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|Rank of this word in the English language, from analyzing texts from Project Gutenberg.|
Middle English, borrowed from Old Norse þeir—nominative plural masculine of the demonstrative, which acted in Old Norse as a plural pronoun—from Proto-Germanic *thai (“‘those’”), from Proto-Indo-European *to- (“‘that’”).
they personal pronoun; the third person, nominative case, usually plural, but sometimes used in the singular when the gender is unknown or irrelevant (objective case them, possessive their, possessive noun theirs, reflexive plural themselves, reflexive singular themself)
- (Template loop detected: Template:context 1) A group of people or objects previously mentioned.
- Fred and Jane? They just arrived.
- I got Ford Focus and Toyota Corolla. But they both broken."
- (Template loop detected: Template:context 1) A single person, previously mentioned, but of unknown or irrelevant gender.
- Have you ever seen someone while they are on their deathbed?
- (Template loop detected: Template:context 1) People; some people; someone.
- They say it’s a good place to live.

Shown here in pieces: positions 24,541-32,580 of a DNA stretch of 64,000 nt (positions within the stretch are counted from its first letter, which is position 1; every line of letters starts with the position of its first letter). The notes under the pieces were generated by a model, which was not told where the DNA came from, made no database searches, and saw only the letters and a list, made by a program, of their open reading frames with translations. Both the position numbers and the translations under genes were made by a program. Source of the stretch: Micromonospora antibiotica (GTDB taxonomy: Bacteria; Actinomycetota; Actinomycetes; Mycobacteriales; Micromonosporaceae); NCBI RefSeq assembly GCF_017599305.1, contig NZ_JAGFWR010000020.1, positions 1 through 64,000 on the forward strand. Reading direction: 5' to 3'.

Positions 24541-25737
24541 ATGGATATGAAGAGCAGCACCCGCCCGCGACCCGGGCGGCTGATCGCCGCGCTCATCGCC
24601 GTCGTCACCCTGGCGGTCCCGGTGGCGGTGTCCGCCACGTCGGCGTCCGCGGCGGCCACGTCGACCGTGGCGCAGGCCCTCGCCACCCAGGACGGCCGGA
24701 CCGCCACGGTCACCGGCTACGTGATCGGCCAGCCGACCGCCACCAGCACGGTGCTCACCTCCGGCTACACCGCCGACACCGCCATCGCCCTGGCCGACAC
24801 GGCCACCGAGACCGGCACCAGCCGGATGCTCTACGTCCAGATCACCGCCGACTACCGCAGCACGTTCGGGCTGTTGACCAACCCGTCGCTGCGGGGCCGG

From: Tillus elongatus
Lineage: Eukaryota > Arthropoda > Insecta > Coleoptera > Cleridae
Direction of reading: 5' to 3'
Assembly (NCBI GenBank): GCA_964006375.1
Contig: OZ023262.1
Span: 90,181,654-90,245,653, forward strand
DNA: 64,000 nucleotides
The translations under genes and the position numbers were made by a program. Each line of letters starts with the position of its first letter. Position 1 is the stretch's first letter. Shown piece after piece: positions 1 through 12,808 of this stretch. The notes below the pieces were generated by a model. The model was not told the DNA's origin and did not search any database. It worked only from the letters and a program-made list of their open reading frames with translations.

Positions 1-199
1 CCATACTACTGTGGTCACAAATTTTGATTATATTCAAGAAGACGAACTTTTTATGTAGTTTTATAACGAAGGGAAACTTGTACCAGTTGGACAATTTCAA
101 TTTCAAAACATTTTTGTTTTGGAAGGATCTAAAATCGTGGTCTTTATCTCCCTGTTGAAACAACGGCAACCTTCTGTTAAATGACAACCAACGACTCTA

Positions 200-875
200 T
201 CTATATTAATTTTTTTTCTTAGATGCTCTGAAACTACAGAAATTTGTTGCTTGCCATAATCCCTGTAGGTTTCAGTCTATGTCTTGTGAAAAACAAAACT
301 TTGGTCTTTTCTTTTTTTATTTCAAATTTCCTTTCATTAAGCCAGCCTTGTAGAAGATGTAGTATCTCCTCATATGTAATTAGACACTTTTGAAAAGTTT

- They didn’t have computers in the old days.
- They should do something about this.
- For centuries, they has been used with a singular antecedent; however, many condemn this usage for its violation of traditional agreement rules. Writers should use this construction only if they are sure that it will be viewed as an intentional choice, rather than an error. See singular they for a more in-depth discussion.
- When the sex of the person referred to is known or clear, as there is no need to use they, it is preferable to use gender-specific pronouns instead. For example:
- The doctor's advice to a pregnant woman is that she should take folic acid during her pregnancy.
- which is preferable to
- The doctor's advice to a pregnant woman is that they should take folic acid during their pregnancy.
- Another indefinite pronoun is one, but the two words do not mean the same and are rarely interchangeable. "They" refers to people in general, whereas "one" refers to one person and what is true for that person is true for everyone. A writer may also use "you" when talking to everyone in the audience.
- They say, "Beauty is in the eye of the beholder."
- One may say, "Beauty is in the eye of the beholder."
- You may say, "Beauty is in the eye of the beholder."
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